DONATE NOW:

The WSB Care-a-Thon Total: $317,375

ON AIR NOW

LISTEN NOW

Weather

cloudy-day
86°
Partly Cloudy
H 92° L 75°
  • cloudy-day
    86°
    Current Conditions
    Partly Cloudy. H 92° L 75°
  • cloudy-day
    92°
    Today
    Partly Cloudy. H 92° L 75°
  • partly-cloudy-tstorms-day
    89°
    Tomorrow
    Partly Cloudy T-storms. H 89° L 73°
LISTEN
PAUSE
ERROR

Wsb news on-demand

00:00 | 00:00

LISTEN
PAUSE
ERROR

Wsb traffic on-demand

00:00 | 00:00

LISTEN
PAUSE
ERROR

Wsb weather on-demand

00:00 | 00:00

News
Carter not ready for 'blame game'
Close

Carter not ready for 'blame game'

Carter not ready for 'blame game'
Photo Credit: Jason Getz / AJC
Jason Carter State Senator, District 42 Atlanta Age: 38 Carter continues to follow in the political footsteps of his grandfather, President Jimmy Carter, first as state senator, now as a candidate for Georgia governor. Carter, also a Democrat, often found himself at odds with Senate leaders during the 2013 legislative session, but points to achievements, such as changes to the HOPE grant, that he believes will make Georgia a better place. Photo by Jason Getz

Carter not ready for 'blame game'

The face of Georgia Democrats says he is not ready to lay blame for this week’s response to the storm just yet.

Sen. Jason Carter (D-Atlanta), who is running as a Democrat for governor, says he is awaiting the outcome of an investigation into how officials handled the response before pointing fingers.

“We will recognize people are angry and sad, but we’re not going to do that name calling or blame game today,” he tells WSB’s Sandra Parrish.

But Carter does say Deal should have declared a State of Emergency sooner.

“You have to get out ahead, because if you fall behind the storm as we’ve seen now twice in three years,   it’s too late,” he says.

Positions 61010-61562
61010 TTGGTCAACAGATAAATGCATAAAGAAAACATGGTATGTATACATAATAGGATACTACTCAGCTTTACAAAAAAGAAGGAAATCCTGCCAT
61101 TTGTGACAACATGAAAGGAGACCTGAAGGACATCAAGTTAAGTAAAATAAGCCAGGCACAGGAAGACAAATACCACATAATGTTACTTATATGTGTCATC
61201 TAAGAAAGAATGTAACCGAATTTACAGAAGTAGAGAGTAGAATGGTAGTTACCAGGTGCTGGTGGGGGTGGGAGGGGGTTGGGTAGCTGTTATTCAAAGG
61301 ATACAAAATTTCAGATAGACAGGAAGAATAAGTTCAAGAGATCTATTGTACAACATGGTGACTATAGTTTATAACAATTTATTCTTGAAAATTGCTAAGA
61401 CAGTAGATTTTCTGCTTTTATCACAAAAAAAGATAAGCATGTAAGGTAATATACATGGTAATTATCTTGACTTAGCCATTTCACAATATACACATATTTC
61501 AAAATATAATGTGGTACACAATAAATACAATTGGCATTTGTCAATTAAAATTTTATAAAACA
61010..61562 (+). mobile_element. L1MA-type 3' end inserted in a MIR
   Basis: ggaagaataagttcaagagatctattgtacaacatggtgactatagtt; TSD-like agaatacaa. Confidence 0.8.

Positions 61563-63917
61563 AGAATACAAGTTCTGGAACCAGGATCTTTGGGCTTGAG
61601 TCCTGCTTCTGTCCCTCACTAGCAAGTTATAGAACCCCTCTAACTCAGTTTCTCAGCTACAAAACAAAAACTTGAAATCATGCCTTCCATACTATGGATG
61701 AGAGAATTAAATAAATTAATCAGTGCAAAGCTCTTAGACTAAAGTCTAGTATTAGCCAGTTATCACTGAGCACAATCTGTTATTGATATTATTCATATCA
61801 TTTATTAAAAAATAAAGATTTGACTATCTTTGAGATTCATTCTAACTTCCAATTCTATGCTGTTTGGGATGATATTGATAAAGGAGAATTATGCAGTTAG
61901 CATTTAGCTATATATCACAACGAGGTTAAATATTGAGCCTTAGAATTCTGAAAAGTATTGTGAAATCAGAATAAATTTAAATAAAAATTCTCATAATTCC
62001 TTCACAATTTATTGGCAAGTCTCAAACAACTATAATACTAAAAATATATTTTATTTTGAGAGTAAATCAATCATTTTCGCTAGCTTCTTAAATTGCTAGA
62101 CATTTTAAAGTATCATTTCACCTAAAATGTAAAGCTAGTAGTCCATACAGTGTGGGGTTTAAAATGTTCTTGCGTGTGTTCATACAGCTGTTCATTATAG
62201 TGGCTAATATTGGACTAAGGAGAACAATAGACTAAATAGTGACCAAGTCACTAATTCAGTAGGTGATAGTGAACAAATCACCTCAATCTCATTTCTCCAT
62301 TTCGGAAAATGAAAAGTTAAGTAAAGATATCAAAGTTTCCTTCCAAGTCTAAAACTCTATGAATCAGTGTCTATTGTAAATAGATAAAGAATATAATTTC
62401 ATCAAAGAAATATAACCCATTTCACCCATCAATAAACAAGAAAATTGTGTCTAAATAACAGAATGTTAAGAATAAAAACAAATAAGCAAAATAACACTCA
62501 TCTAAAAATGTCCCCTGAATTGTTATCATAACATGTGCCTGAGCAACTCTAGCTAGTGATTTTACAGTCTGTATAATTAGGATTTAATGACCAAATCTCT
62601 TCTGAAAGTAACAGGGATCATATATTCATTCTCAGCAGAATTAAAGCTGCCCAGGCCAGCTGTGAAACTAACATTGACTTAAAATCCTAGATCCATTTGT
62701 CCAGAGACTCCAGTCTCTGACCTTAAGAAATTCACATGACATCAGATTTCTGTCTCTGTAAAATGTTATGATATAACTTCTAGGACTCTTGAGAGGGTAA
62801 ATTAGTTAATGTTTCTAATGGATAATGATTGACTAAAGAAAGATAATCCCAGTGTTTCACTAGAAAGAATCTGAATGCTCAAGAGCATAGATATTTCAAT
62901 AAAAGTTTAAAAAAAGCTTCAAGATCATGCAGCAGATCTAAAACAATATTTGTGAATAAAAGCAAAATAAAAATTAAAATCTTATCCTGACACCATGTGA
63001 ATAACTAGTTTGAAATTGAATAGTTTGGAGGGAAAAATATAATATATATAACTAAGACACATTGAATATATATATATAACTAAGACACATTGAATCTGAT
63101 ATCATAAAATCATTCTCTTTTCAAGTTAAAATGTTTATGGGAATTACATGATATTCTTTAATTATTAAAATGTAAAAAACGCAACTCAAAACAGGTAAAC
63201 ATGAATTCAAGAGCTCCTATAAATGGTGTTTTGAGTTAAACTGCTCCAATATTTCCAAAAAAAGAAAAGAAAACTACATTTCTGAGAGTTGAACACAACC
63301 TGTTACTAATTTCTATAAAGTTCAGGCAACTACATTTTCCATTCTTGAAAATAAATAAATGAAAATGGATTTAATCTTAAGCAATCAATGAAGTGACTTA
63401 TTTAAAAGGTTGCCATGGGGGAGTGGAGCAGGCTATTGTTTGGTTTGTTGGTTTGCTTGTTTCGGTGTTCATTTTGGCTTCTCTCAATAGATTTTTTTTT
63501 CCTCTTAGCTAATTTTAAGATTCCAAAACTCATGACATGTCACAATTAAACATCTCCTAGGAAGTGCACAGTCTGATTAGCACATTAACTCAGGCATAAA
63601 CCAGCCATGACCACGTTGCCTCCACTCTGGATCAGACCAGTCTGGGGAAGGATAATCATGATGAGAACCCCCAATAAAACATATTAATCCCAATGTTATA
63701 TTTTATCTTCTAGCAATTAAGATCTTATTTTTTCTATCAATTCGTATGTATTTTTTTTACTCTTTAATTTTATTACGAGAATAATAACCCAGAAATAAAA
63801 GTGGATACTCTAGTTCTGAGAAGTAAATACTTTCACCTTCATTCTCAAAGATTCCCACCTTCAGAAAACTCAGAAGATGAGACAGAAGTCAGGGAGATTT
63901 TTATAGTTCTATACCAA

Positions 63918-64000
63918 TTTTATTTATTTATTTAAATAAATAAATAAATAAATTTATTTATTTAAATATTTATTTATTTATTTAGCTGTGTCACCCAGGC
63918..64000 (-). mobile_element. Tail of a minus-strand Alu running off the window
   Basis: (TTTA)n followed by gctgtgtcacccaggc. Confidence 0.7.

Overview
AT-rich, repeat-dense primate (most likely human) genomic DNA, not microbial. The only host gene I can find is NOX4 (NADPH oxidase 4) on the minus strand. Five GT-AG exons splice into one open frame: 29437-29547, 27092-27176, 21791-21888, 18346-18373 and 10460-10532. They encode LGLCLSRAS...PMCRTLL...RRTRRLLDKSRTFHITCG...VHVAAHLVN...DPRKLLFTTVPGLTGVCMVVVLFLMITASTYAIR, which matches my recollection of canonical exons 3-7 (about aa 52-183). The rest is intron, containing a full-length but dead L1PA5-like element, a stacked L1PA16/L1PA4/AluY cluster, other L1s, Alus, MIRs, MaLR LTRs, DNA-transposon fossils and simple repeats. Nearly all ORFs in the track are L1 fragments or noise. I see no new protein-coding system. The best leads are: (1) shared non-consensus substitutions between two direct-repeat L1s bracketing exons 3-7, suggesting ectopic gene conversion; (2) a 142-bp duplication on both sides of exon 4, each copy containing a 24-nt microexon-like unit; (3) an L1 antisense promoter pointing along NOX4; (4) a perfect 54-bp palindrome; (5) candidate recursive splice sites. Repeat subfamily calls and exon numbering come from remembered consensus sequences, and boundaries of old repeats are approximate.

But Deal’s Senate floor leader Sen. Charlie Bethel (R-Dalton) does not believe declaring a State of Emergency sooner would have made much difference when it came to the traffic.

“I think the governor did everything he could do given the information he was provided,” he says.

Bethel says Alabama declared a State of Emergency Monday night and still had students stuck in schools for two nights.

He also says there should be some personal responsibility when it comes to the decisions people make.

“I don’t know that I want to live in a Georgia where I have to call my government to find out whether I can or can’t get in my car,” says Bethel.

He says the state is reviewing its response as well as what can be done to prevent the same situation from occurring.

Deal will announce the members of the new Severe Weather Task Force for future storms in a news conference Monday.

Read More
VIEW COMMENTS

There are no comments yet. Be the first to post your thoughts. or Register.

News

  • On Nov. 2, 2016, the Chicago Cubs won the World Series for the first time in 108 years. >> Read more trending news The celebration that came afterwards filled the streets, bars, homes and rooftops across the city, but the celebrations didn’t stop there. Approximately 38 weeks later, the result of some celebrations are being welcomed to this world. With names like Wrigley, Theo (after Theo Epstein) and Addision (one of the streets bordering the ballpark), many new babies are being named after the event that may have helped bring them into this world. On Thursday, Clark the Cub visited babies at Advocate Illinois Masonic Medical Center and brought with him the World Series trophy, World Series ring, Cubs oneies and newborn fan Cub memberships.